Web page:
Up through the mist-kissed hills, past the crow-strewn rubbish, the young reefer-smoking worker taking a last toke before the Tube, the anxious fug of weed. To the gate, 6.30am at the autumn allotment, the fading days of heat culled by heavy rain.
I love this site. Looking up and seeing someone weeding. Leaving overgrown courgettes by the path. But there’s joy for me in solitude just past sunrise. It is there in the final call of the owls, the sneaky slink of the fox, the early buzz of late bees.
I am comfortable in melancholy. Tinkering at dawn, just fallen sunflowers for company. Training the variegated nasturtium vines up a leaning verbena. They will have conquered the pea and sweet pea sticks soon. It is just a matter of time until they, too, are defeated by frost.
The French beans have had a last spurt, fruit hanging heavy – some pods fat and near translucent with seed. Distended bellies pregnant with next summer’s hope.
I love this time when summer’s gaudier beauty fades; the near-shyness of late flowering. I don’t need to return home triumphant with a hunter’s haul. Maybe a few leaves of chard, a handful of cream beans or chervil, a small jug of autumn calendula to keep by the computer as I write.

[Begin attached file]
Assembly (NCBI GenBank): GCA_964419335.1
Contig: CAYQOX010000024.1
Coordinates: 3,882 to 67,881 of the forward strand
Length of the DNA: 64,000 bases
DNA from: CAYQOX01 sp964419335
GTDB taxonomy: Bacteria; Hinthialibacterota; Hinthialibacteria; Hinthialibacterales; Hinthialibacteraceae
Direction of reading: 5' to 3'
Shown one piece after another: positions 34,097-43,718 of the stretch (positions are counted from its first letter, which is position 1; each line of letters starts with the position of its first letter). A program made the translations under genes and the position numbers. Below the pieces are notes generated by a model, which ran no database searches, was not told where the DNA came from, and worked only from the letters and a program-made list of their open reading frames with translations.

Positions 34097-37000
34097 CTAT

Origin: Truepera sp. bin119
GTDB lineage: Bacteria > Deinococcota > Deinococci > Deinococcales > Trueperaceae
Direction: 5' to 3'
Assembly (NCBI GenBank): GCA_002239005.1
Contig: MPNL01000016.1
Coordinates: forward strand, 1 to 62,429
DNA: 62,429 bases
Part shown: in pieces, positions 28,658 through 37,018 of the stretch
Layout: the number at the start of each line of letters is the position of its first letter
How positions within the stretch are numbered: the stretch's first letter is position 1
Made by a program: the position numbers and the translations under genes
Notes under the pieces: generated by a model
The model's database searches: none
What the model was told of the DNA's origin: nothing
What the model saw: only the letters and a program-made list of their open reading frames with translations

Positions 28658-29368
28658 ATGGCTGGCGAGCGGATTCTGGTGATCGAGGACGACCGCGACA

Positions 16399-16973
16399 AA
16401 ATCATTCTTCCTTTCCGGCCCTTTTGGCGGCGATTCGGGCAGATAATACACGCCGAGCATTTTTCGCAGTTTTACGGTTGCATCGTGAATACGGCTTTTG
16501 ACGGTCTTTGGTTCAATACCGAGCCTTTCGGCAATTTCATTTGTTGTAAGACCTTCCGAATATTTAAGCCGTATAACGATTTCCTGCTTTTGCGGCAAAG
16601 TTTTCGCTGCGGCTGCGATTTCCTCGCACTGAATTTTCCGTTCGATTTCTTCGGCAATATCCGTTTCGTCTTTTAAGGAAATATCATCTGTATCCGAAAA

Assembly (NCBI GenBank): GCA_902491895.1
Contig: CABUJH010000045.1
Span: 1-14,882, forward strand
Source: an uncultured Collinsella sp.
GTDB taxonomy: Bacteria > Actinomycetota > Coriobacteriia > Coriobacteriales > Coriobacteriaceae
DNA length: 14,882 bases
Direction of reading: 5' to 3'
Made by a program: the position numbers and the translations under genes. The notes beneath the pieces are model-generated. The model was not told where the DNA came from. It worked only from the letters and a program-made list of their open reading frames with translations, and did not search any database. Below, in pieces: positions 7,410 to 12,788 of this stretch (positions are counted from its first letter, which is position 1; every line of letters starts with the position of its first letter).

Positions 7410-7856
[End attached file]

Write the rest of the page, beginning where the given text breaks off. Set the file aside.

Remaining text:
Mostly, I am here now at the allotment to commune, if you will. To keep company. To bid a long goodbye.
There is a Hindu word: darshan. Loosely: in the company of the divine. And it is here for me in morning healing. Bearing witness. Beauty found in patches. There in a dew-jewelled petal, the slow droop of the tagetes, the thinner stems, the less virile grip of the climbing blue blauhilde.
There is wonder in early autumn. More shy maybe, but it’s there. No need now for the constant thrum of summer. I surrender to the fading. The slowing return to soil.
Allan Jenkins’s Plot 29 (4th Estate, £9.99) is out now. Order it for £8.49 from guardianbookshop.com